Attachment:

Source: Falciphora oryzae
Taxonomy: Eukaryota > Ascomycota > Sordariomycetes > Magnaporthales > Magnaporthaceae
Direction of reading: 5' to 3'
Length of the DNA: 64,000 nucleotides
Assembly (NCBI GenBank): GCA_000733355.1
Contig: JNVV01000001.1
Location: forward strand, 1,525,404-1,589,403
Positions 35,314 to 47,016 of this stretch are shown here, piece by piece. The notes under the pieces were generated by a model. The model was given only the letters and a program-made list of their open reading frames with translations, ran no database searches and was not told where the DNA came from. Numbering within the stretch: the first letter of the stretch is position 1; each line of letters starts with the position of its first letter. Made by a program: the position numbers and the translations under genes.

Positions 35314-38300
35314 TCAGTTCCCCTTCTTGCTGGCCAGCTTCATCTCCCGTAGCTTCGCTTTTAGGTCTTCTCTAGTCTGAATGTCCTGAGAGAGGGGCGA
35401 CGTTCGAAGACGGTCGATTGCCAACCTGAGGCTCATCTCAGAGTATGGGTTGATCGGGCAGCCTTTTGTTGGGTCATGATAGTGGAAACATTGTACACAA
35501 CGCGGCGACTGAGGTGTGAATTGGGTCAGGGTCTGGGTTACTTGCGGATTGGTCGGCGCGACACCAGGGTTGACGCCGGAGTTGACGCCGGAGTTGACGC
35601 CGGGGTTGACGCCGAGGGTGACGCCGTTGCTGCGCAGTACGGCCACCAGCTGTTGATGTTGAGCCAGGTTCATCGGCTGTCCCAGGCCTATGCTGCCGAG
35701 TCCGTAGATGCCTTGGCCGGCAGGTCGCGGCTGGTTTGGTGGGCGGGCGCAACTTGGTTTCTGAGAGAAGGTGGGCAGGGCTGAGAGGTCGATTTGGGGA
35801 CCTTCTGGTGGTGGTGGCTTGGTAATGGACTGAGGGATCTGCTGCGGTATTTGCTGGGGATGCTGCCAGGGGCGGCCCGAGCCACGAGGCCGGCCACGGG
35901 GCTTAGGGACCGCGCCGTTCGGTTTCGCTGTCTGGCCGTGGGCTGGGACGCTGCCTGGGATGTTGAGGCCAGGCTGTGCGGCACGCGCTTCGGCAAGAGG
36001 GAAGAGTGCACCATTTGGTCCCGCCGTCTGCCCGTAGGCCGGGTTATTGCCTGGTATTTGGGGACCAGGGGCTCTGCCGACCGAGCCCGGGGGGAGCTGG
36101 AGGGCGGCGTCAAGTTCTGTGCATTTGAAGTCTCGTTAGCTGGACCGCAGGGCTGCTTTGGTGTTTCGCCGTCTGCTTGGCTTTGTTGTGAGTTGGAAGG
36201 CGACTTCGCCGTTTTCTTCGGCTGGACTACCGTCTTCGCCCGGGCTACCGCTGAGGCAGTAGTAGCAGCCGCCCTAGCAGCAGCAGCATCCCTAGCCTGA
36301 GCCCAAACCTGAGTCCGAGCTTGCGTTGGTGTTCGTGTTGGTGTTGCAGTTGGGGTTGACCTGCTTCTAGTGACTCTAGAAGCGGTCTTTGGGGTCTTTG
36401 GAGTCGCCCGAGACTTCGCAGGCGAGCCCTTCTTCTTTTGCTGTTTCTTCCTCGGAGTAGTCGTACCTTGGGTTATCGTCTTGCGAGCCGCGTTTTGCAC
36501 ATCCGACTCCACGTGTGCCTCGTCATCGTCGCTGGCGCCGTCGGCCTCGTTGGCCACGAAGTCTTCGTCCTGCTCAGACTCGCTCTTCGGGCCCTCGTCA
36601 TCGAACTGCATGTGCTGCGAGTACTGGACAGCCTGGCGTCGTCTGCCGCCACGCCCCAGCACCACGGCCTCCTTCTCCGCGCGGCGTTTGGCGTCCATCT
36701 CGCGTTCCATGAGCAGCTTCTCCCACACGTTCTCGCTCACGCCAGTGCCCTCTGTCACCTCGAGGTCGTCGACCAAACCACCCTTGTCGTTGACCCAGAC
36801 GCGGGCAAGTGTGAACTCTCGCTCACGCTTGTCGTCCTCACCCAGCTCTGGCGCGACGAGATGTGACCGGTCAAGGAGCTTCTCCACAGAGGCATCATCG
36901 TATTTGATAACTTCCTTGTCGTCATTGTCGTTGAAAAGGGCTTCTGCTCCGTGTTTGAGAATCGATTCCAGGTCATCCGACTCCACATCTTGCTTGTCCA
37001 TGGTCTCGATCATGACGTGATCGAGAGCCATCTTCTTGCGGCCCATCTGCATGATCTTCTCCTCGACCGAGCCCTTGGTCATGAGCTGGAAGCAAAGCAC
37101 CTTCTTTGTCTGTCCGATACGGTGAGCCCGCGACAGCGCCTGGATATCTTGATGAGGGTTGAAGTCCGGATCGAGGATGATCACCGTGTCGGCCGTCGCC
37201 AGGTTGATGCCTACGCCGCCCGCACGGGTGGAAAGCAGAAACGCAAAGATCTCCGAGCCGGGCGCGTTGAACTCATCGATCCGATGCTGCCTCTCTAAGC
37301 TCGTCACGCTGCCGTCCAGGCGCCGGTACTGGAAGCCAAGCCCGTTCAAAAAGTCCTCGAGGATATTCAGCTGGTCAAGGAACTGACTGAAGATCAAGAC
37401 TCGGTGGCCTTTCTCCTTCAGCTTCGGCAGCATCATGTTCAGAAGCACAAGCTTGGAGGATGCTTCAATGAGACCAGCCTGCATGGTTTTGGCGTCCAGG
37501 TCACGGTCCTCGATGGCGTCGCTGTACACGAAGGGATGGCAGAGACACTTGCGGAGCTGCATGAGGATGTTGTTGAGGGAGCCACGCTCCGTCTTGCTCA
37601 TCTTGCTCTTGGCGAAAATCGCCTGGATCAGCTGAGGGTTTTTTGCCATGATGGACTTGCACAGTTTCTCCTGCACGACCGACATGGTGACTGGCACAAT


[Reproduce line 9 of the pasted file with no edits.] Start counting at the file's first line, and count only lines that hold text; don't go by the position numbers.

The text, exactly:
Positions 35314-38300